Challenging, Changing, Contesting, Disputing or Varying an Unfair Will
1. Who can apply to change an unfair will?
A married spouse, common law spouse, adopted or biological son or daughter can apply to court under Section 60 of the Wills, Estates and Succession Act (WESA) to change the will of a spouse or parent if it does not make adequate provision for his or her proper maintenance and support. If this sounds like your situation, please contact us to book an appointment.
2. What is the legal test?
Section 60 of WESA sets out the test:
Maintenance from estate
60 Despite any law or enactment to the contrary, if the will-maker dies leaving a will that does not, in the court’s opinion, make adequate provision for the proper maintenance and support of the will-maker’s spouse or children, the court may, in a proceeding by or on behalf of the spouse or children, order that the provision that it thinks adequate, just and equitable in the circumstances be made out of the will-maker’s estate for the spouse or children.
3. How is the test applied?
In British Columbia, “adequate” and “adequate, just and equitable” is informed by reference to contemporary legal standards and moral standards.
For contemporary legal standards, one example for a spouse is the property division section of the Family Law Act which sets out how property is divided on a marriage or relationship breakdown. Another example is a son or daughter who worked on a parent’s properties and was not paid.
For contemporary moral standards, one example for a child is an assured and reasonable expectation of receiving an inheritance.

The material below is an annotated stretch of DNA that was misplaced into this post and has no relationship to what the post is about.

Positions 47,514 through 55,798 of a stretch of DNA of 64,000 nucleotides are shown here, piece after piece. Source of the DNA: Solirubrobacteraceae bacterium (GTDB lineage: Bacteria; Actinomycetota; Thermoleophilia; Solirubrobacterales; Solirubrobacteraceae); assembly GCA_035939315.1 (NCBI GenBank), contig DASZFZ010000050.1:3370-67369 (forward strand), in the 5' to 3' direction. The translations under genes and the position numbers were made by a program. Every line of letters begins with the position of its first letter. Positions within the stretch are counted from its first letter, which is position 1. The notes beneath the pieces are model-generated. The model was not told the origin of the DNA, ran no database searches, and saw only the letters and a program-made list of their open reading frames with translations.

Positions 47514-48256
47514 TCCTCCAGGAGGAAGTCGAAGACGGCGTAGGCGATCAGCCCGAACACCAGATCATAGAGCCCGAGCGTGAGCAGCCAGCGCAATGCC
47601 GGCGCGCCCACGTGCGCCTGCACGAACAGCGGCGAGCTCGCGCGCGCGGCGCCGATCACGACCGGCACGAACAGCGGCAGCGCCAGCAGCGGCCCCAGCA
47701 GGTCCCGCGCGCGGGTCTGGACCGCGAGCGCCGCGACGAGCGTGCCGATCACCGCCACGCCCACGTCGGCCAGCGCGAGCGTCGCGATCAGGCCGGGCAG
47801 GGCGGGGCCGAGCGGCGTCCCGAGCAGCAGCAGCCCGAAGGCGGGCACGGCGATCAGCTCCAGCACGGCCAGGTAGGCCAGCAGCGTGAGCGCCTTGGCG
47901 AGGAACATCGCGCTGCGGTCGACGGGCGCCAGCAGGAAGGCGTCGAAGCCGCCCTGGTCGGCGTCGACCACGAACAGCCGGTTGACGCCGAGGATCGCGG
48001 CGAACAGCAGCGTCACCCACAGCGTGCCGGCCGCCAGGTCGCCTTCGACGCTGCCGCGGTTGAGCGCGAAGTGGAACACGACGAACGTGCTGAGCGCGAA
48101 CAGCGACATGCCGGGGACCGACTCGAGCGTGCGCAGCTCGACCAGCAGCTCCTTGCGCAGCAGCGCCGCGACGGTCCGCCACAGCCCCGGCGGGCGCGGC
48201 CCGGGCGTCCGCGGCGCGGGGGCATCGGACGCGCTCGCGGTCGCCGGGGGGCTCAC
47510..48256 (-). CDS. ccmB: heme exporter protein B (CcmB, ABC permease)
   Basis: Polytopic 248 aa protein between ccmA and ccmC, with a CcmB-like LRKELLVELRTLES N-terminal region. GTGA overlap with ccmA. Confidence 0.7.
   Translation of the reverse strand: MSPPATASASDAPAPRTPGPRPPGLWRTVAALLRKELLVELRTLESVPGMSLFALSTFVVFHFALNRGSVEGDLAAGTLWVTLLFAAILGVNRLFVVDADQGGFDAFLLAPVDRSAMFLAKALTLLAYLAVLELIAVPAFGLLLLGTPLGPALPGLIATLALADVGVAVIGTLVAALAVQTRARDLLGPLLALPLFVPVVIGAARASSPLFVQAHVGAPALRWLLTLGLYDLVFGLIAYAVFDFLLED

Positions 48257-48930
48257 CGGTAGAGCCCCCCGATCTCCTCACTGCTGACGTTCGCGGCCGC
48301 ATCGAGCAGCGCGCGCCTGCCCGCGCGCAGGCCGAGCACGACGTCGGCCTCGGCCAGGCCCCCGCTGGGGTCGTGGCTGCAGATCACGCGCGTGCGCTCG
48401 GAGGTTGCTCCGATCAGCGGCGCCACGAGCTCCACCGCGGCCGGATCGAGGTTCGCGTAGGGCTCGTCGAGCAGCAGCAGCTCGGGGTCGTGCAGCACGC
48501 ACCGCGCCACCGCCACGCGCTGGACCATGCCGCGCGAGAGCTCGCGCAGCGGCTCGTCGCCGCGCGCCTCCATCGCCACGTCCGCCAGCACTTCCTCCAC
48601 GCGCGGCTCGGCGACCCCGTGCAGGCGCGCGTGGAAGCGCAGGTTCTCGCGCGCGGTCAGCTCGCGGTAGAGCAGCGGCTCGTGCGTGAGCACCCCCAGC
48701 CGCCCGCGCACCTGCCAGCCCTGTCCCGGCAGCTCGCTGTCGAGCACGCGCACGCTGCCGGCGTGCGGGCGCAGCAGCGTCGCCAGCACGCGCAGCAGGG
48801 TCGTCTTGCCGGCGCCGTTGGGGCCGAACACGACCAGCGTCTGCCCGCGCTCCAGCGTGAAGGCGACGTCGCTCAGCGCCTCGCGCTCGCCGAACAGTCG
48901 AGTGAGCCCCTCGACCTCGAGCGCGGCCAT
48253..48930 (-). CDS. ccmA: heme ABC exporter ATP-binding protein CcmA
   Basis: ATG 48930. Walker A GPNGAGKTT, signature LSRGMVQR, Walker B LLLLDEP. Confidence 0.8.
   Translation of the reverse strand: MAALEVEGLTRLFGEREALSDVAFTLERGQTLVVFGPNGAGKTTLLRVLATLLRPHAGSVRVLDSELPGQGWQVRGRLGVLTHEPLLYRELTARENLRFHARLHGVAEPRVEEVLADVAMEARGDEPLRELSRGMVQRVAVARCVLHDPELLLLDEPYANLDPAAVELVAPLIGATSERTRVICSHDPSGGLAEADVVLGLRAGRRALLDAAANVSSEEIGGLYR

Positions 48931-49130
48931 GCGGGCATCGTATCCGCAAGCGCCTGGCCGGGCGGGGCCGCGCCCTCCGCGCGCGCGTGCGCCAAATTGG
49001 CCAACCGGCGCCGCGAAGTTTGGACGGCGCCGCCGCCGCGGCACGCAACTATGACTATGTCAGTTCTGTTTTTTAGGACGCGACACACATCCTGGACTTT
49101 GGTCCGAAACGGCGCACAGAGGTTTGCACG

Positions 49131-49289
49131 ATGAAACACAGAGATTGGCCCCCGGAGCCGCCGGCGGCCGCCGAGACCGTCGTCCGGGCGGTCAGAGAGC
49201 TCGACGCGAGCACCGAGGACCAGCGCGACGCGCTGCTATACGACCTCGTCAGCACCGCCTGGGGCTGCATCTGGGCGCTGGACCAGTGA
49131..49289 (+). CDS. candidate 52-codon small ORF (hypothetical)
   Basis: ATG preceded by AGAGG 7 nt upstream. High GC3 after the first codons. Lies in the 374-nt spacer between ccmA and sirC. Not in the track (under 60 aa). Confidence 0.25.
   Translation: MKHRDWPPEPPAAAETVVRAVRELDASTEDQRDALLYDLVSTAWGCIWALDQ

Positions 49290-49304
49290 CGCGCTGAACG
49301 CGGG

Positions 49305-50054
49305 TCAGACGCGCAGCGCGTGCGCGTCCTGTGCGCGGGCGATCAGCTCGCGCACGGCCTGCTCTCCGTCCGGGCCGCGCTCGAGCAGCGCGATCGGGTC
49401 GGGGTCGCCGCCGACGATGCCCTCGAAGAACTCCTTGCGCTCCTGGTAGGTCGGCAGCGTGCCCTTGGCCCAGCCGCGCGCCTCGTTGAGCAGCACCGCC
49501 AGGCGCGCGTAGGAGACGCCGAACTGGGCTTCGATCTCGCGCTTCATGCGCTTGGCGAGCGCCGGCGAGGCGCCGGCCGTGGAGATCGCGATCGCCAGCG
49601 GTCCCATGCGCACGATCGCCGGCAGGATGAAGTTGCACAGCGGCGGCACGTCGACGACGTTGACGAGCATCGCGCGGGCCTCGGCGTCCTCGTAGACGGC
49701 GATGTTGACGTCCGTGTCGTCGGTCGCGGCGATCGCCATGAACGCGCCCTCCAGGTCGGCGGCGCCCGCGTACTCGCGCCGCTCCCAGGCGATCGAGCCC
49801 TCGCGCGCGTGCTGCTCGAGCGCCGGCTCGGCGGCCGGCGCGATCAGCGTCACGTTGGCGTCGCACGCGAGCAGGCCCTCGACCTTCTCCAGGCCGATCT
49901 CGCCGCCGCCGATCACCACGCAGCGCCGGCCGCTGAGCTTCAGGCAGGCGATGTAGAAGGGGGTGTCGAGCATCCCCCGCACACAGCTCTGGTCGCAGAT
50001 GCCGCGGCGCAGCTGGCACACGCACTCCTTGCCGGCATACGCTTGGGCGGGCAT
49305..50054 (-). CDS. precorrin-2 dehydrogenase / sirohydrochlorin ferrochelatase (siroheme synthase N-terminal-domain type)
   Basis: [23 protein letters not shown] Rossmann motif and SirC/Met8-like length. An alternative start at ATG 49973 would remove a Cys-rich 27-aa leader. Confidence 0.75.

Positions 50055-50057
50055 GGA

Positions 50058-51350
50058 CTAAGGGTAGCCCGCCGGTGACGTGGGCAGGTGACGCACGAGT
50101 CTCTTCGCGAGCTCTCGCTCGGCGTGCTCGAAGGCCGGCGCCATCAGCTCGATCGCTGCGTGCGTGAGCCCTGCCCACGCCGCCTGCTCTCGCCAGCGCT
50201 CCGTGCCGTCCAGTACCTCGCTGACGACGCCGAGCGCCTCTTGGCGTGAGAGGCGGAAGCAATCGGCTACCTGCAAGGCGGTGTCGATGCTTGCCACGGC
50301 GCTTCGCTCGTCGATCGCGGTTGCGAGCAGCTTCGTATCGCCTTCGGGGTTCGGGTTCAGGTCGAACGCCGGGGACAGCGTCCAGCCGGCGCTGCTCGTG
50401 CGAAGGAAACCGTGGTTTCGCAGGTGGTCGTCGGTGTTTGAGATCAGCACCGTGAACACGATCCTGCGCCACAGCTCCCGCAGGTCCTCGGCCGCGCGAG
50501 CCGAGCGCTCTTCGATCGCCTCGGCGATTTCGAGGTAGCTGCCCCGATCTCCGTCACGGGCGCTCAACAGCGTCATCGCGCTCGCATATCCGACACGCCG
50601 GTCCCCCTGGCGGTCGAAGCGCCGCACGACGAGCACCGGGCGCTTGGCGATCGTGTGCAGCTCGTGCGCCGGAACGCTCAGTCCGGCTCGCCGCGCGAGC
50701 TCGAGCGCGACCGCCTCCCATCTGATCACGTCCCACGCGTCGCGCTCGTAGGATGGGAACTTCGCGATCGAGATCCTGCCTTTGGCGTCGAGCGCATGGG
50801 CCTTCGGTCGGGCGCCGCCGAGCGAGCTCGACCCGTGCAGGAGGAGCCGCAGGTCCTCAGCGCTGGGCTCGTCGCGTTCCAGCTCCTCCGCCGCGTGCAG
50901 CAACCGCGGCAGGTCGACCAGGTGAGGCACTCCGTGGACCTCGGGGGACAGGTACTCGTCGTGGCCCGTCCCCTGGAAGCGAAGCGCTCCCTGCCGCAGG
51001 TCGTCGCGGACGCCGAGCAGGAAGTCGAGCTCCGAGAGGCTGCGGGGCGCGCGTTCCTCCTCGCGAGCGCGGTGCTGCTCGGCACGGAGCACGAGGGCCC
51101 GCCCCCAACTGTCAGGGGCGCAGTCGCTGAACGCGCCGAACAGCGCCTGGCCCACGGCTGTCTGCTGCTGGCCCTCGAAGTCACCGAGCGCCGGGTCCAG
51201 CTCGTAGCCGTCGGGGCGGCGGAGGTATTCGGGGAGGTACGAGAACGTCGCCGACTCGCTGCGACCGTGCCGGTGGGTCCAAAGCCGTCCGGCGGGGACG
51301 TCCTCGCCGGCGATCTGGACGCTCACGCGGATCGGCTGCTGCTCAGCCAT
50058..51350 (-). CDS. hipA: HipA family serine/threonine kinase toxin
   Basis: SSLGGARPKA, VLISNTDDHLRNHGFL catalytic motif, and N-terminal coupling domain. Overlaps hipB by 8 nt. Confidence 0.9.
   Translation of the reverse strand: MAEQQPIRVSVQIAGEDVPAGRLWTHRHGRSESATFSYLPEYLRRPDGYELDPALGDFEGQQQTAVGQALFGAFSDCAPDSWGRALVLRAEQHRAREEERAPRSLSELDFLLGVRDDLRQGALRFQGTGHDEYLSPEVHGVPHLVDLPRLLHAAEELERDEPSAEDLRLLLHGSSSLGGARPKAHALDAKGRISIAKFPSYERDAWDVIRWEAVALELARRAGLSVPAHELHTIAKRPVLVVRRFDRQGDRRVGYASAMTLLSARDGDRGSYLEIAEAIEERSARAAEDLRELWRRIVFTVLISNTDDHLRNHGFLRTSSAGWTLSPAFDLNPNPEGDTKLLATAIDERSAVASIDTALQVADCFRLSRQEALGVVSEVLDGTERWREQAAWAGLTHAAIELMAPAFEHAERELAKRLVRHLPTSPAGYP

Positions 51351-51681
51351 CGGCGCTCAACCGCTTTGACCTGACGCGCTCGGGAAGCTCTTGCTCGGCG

4. What do I need to do?
The spouse or child must start an action by filing a wills variation notice of civil claim in the Supreme Court registry. The notice of civil claim must also be served.
5. How long do I have?
The spouse or child must file the wills variation claim within 180 days after the representation grant is issued in British Columbia. The claim must be served within 30 days after the end of the 180 day period. The total length of time is 210 days from the date of the representation grant. A representation grant is defined in Section 1 of WESA and includes a general, limited or special grant of probate.
Important Wills Variation Cases
The leading case on challenging a will or contesting a will in BC remains the Supreme Court of Canada decision Tataryn v. Tataryn 1994 CanLII 51 (SCC). One of the leading BC cases on interpreting Tataryn v. Tataryn remains the 1999 decision Clucas v. Royal Trust Corporation, particularly paragraph 12 as set out below:
12. Many cases have been decided under the Wills Variation Act. The considerations governing the court’s decisions have evolved over time and there is a fairly comprehensive set of competing principles to which effect must be given. I have endeavoured to summarize these as follows:
1.The main aim of the Act is the adequate, just and equitable provision for the spouses and children of testators. (Tataryn v. Tataryn Estate, 1994 CanLII 51 (SCC),  2 S.C.R. 807.